Exploration of an Interdisciplinary Scientific Landscape

Author : Juste Raimbault

Patterns of interdisciplinarity in science can be quantified through diverse complementary dimensions. This paper studies as a case study the scientific environment of a generalist journal in Geography, Cybergeo, in order to introduce a novel methodology combining citation network analysis and semantic analysis.

We collect a large corpus of around 200,000 articles with their abstracts and the corresponding citation network that provides a first citation classification. Relevant keywords are extracted for each article through text-mining, allowing us to construct a semantic classification.

We study the qualitative patterns of relations between endogenous disciplines within each classification, and finally show the complementarity of classifications and of their associated interdisciplinarity measures. The tools we develop accordingly are open and reusable for similar large scale studies of scientific environments.

URL : https://arxiv.org/abs/1712.00805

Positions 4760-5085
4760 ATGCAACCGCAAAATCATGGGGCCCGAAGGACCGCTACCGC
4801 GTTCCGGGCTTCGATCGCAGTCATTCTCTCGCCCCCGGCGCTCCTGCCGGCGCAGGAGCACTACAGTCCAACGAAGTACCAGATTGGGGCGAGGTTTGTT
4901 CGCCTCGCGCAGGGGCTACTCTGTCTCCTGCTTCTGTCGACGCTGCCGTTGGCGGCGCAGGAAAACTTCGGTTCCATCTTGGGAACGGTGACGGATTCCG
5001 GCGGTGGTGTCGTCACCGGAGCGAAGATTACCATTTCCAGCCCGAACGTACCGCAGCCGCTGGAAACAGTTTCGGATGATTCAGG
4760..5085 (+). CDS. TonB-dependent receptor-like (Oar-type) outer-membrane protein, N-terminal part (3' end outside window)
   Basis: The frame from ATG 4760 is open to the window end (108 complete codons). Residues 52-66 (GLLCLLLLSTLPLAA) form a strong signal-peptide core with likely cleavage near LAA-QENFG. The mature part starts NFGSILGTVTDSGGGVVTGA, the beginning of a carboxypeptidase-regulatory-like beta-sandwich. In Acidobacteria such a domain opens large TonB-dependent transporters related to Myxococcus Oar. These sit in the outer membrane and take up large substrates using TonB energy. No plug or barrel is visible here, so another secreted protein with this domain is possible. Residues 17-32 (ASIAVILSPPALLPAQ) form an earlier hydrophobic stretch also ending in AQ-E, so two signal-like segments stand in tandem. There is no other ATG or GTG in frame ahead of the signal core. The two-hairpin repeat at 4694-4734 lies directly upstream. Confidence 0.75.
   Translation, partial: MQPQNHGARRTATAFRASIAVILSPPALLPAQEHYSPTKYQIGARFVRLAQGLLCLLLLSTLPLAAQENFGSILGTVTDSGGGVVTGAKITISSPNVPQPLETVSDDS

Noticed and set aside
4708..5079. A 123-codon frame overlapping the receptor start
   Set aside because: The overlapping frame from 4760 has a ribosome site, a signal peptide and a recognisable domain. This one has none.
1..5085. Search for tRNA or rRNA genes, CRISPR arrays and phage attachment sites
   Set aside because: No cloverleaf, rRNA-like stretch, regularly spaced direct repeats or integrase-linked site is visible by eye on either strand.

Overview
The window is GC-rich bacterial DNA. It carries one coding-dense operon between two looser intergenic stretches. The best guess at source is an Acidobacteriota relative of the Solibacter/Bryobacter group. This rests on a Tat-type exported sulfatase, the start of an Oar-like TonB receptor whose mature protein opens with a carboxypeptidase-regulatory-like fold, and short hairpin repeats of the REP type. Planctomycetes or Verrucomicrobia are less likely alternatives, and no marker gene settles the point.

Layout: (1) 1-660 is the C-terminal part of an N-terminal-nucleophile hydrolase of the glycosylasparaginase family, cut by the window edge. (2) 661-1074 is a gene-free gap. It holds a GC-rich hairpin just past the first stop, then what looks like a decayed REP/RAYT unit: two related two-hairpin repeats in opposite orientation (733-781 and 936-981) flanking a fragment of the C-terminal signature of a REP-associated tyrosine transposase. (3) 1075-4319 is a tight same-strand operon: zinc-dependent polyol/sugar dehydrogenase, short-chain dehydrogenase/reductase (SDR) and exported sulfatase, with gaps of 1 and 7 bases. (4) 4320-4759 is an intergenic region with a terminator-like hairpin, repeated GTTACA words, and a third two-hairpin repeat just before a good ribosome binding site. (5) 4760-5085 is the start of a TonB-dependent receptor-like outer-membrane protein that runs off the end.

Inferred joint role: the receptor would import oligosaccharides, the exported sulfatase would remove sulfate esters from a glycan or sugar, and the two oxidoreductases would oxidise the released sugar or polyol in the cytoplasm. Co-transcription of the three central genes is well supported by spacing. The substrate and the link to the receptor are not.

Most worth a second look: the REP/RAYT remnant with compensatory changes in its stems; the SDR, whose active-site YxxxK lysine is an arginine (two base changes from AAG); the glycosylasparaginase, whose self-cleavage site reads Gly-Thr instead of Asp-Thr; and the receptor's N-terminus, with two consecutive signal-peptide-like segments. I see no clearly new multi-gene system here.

Striving Toward Openness: But What Do We Really Mean?

Author : Vivien Rolfe

The global open education movement is striving toward openness as a feature of academic policy and practice, but evidence shows that these ambitions are far from mainstream, and levels of awareness in institutions is often disappointingly low.

Those advocating for open education are seeking to widen engagement, but how targeted and persuasive are their messages? The aim of this research is to explore the voices often unheard, those of the teachers and professional service staff with whom we are engaging.

This research presents a series of interviews with those involved in open education at De Montfort University in the UK, with the aim of gaining a better perspective of what openness means to them. T

he interviews were analysed through an interpretive lens allowing each individual to create their own story and reflect their own personal view of openness. The results of this study are that in this university, openness is represented by five elements – staff pedagogy and practice, benefits to learners, accessibility and access to content, institutional structures, and values and culture.